We all saw the cover and went “ooooo pretty!” when it was first released and the inside is pretty, too! I really enjoyed Lang’s attention to slight detail: the offerings of refreshment at an outdoor concert, the place settings and courses at an upper-crust dinner party, the marks and mars of Ian’s trade. It is obvious that Lang was suffused with a passion for the time period and its intricate complexities as she wound her way through the writing process. Meg’s penchant for flowers was also welcome. While faith of any sort seems rather light in the first half, the second half doles out plenty by way of redemption, mercy and grace, especially as emblemized through a painting of Christ and the two thieves at Golgotha. While this might seem a little too obvious a metaphor, Lang’s gentle evocation of the wistful and rueful effect it has on its viewers made it, in short, work as a tie to the Christian message.

I immediately sensed Ian’s fascination with Meg and, at first, am certain that it was borne of the duty he felt towards her father. It would have been easy, thus, to assume that the love of he felt for her was one more of idolization. However, the more circumstance threw the two of them together, Lang deftly interwove moments where their chemistry deepened---where Meg saw beyond Ian’s exterior as a talented crook and focused on the man he was (confused and hurt from his past ).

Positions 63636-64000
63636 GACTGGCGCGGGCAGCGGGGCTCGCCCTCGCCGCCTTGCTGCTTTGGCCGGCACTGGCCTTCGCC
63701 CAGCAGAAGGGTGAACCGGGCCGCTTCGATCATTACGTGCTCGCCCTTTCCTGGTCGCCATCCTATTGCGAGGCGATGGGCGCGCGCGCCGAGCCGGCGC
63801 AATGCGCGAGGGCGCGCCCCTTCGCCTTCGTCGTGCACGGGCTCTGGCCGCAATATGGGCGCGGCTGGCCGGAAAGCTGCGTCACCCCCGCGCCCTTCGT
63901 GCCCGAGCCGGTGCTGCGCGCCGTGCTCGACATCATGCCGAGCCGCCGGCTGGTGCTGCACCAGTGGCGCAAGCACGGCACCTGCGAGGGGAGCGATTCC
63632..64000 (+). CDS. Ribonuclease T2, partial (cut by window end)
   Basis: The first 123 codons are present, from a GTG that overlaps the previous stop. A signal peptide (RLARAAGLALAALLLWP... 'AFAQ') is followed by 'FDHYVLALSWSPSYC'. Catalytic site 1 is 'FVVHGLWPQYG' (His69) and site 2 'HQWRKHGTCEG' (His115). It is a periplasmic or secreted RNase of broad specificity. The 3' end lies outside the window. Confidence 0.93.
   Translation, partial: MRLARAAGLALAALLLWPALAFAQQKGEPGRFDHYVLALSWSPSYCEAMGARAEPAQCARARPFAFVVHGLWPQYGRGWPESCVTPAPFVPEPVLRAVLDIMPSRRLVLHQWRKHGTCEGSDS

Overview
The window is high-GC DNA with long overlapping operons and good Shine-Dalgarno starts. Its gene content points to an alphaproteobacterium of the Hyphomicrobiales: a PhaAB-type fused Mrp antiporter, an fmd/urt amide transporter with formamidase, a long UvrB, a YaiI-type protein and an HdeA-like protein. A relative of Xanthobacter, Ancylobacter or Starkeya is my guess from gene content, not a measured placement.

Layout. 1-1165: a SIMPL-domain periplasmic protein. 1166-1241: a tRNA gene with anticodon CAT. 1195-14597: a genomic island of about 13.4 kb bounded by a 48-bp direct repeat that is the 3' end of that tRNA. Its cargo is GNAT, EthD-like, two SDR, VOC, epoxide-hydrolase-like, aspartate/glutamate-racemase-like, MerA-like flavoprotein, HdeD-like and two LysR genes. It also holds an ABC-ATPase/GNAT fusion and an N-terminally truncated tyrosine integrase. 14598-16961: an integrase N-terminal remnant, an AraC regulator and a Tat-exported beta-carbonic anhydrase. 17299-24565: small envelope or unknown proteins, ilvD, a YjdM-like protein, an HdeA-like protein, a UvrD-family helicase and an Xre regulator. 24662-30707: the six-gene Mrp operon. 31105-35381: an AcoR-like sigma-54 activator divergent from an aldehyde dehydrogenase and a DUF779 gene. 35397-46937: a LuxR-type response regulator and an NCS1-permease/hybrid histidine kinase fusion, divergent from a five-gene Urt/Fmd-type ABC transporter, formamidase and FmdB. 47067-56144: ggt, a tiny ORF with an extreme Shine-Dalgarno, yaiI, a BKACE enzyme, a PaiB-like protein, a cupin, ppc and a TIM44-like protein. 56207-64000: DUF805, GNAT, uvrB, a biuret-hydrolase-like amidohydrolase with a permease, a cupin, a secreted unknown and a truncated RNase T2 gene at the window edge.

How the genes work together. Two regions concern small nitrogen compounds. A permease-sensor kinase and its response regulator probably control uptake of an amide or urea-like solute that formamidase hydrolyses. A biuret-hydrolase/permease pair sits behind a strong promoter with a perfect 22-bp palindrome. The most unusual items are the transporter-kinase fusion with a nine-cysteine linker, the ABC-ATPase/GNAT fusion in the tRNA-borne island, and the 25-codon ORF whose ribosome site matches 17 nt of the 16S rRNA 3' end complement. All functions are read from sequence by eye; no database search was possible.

As mentioned, the plot threads tied up a little too nicely and the denouement occurred rather quickly. Ian’s planted “ excuse” to secure Meg’s protection in a scene and his explanation for a missing item didn’t quite seem credible to me, but, as I mentioned earlier---- this is kinda like White Collar and Ian kinda like Neal Caffrey ( is Caffrey now an archetype for dashing gold-hearted criminal who you can’t seem to stay mad at despite his erring of the law?--- and I kinda like White Collar.